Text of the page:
Although I’ve already talked about how gruesome horror fiction should be, I thought that I’d ask the same question about horror art and horror comics today.
Since this is an article about the horror genre – I should point out that, although there are no gruesome images in this post and relatively few gruesome descriptions, reader discretion is advised.
The first thing that I’ll say is that, most of the time, just using lots of red paint or red ink does not automatically put a comic or painting into the horror genre.
A good horror comic or piece of horror art doesn’t disturb people by using large quantities of blood, it disturbs it’s audience through clever storytelling. Yes, you heard me correctly, storytelling.
Even if you’re making a stand-alone horror painting, then storytelling is still an important thing to think about. After all, if you’re going to scare, unnerve and disturb your audience then your picture has to look like it’s part of a terrifying and innovative story.
For example: you could paint a zombie covered in blood – but that wouldn’t be particularly scary on it’s own. After all, everyone has seen pictures of zombies before and most people have seen comics, movies and/or videogames with lots of blood in them before. So, your blood-drenched zombie painting probably won’t really be that creepy.
However, if you were to -say- turn the zombie into something a bit more unexpected (eg: a zombie bus driver) and show that zombie actually doing something disturbing (eg: trying to drive a school bus), then your painting will still be disturbing regardless of how much blood and guts you decide to include in it. Why? Because it tells a disturbing story.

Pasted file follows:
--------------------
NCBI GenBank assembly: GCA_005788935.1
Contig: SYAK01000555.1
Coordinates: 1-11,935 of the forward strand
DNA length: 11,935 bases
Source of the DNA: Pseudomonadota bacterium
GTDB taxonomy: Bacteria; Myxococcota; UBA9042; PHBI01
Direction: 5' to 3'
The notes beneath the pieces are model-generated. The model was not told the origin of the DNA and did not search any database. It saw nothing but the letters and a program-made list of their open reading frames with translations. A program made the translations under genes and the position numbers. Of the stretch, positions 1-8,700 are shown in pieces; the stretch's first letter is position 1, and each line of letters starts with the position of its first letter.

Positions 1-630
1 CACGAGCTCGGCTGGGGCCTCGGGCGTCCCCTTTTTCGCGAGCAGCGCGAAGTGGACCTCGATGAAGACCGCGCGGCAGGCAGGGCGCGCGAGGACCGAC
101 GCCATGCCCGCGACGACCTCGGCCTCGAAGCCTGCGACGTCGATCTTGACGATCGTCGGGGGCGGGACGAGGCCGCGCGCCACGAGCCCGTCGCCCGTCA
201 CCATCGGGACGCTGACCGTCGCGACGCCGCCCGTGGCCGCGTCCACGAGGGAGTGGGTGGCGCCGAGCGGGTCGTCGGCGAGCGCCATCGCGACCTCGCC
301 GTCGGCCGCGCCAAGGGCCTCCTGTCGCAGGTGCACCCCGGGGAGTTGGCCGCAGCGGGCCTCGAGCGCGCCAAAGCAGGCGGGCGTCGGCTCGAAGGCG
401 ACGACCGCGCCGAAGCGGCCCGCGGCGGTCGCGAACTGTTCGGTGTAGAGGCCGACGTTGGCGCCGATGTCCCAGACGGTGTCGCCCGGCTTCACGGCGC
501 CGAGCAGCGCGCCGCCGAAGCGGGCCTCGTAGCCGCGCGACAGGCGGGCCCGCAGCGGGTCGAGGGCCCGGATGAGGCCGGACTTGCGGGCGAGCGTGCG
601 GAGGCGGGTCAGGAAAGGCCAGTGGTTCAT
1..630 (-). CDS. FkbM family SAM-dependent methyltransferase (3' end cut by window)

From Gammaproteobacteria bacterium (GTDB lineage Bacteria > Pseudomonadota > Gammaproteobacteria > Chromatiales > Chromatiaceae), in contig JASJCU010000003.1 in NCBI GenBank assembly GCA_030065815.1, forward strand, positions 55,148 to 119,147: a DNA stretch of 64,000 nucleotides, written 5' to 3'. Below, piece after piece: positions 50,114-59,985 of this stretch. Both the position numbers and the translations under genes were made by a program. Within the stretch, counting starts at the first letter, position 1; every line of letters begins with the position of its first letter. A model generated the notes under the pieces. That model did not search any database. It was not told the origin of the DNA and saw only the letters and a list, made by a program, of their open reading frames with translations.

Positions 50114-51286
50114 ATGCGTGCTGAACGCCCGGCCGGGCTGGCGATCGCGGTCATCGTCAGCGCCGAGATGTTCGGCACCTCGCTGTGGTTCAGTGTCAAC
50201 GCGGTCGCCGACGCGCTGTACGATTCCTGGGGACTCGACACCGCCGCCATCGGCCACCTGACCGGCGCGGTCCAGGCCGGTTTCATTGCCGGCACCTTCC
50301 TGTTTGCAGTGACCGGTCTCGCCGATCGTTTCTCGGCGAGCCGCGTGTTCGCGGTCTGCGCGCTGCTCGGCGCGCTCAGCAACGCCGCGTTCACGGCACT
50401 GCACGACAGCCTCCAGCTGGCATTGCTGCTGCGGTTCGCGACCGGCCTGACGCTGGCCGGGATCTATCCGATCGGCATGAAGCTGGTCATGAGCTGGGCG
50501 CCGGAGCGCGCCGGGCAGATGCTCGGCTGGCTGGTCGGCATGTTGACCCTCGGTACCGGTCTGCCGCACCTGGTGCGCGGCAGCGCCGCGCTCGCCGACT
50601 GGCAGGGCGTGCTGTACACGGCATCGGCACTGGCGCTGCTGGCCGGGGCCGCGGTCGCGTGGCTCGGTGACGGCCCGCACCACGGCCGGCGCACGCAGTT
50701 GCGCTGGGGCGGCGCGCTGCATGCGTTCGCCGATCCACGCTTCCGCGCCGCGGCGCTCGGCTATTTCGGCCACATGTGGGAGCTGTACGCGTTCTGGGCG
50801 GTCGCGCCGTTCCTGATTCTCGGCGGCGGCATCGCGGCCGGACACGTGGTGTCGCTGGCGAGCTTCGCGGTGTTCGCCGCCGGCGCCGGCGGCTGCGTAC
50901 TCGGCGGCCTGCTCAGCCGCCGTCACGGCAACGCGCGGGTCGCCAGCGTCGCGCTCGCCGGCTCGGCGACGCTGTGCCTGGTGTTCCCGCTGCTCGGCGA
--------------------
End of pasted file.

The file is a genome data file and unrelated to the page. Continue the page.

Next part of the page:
Any blood or gore that you include in your picture should only be there to emphasise the disturbing story you are trying to tell and not as a substitute for it. Yes, it’s perfectly possible to make a genuinely chilling horror comic and/or painting without using a single drop of red paint. Likewise, it’s perfectly possible to make a boring horror painting using lots of red paint.
However, there is one major exception to this rule and it all comes down to the level of detail in your painting and/or comic panel. And this is one of those things that art, comics and animations can do – but movies, videogames and novels can’t really do.
One of the interesting things about gruesome horror art is that it can often be far more graphic than it’s more “realistic” cinematic equivalents.
Why? Because artists can include a lot more grotesque detail in a drawing or painting than a film-maker can do in a special effects prop or a novelist can do in a few sentences. Not only that, even the most gruesome image in a film might only be seen by the audience for a few seconds, whereas a painting or a comic panel tends to be viewed for a lot longer than this.
So, if you’re going to scare your audience based on gruesome images alone, then you have to make sure that those gruesome images are as detailed as possible. You have to make your audience wince with revulsion by showing them literally every tiny detail that you can.
If this all sounds slightly confusing, then good examples of this technique can be found in a comic called “Return To Wonderland” By Raven Gregory (et al) or in the manga adaptation of “Battle Royale” (which somehow manages to be three times gorier than the original film, despite only using black and white drawings).
Likewise, some good animated examples of this technique can be seen in a film called “Dead Space: Downfall” and, if I remember correctly, in an anime series called “Deadman Wonderland”.
So, to sum it all up, coming up with a disturbing story for your comic and/or painting is far more important than whether or not it’s gruesome. But, if you can’t think of a good story, then you can still make your gruesome horror art look disturbing by including a ridiculous amount of detail.
Anyway, I hope that this was useful 🙂